The date was January 28th, 1984 and I was on my to way to Dr. Abbott’s office because my mom was worried. I’d lost 8 lbs. and word on the street, I went from being an obedient, sweet child to a total nightmare. I demanded eating and freaked out if I was denied food or drinks. I have NO recollection of this part of my life. My 600+ blood sugar confirmed my doctor’s worst fear, I had Type 1 diabetes. Dr. Abbott cried as she explained what this meant. My only response was, “You mean no more Snickers?” My mom was given two choices:
- Rush me to Children’s Hospital.
- Dr. Abbott was going to call an ambulance.
There was no time waste – I was coma bound.
My nanny and younger sister were dropped at my aunt’s home en route to Children’s. My father was in another hospital and wasn’t to be released for a few more days. Plans change. Everyone’s lives were flipped upside down.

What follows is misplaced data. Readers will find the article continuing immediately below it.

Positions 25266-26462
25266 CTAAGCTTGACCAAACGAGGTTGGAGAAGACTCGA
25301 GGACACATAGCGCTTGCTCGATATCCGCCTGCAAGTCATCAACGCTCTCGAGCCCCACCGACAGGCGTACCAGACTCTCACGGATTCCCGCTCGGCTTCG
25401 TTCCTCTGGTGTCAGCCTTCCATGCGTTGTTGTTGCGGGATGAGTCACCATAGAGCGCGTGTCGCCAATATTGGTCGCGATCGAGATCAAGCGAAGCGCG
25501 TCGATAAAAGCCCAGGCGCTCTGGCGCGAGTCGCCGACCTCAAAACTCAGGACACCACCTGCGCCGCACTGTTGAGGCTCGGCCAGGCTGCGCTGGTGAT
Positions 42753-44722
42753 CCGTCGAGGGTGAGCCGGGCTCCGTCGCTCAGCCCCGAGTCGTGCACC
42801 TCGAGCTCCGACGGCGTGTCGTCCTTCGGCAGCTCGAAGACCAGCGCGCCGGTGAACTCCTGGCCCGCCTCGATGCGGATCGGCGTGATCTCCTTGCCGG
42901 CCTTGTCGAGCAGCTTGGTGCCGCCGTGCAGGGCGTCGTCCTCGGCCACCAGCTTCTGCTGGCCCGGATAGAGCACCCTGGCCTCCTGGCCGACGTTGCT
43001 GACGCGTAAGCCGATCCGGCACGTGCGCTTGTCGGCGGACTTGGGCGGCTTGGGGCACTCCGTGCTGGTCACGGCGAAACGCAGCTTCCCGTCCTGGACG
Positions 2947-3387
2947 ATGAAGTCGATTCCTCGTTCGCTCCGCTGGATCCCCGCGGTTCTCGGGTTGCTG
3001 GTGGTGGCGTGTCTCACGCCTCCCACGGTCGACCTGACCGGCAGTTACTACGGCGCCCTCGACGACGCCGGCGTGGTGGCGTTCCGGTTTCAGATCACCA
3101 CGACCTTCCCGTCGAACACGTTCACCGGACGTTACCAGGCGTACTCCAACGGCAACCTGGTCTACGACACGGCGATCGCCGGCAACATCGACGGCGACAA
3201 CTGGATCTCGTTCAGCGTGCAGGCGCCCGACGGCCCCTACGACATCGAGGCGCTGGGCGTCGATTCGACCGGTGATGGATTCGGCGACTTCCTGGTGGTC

The hospital staff were waiting for me to arrive – whirlwind of doctors, needles and nurses. I was so dehydrated you could see the bones in my hand, my eye sockets were a dark shade of gray and my skin was pasty. I ended up with a bloody IV, but was later glad because they didn’t have to continue to stick me with a gagillion needles. I spent two weeks in Children’s Hospital where I learned to give shots on an orange, test my blood sugar and all things doom and gloom.
I don’t really remember much – not sure if I blacked out the traumatic episode or if those feelings are still lingering deep in my mind. Time will tell, but 31 years later, I still have all of my toes and my attitude has changed. I’m healing my soul by sharing my story and look forward to what the future holds.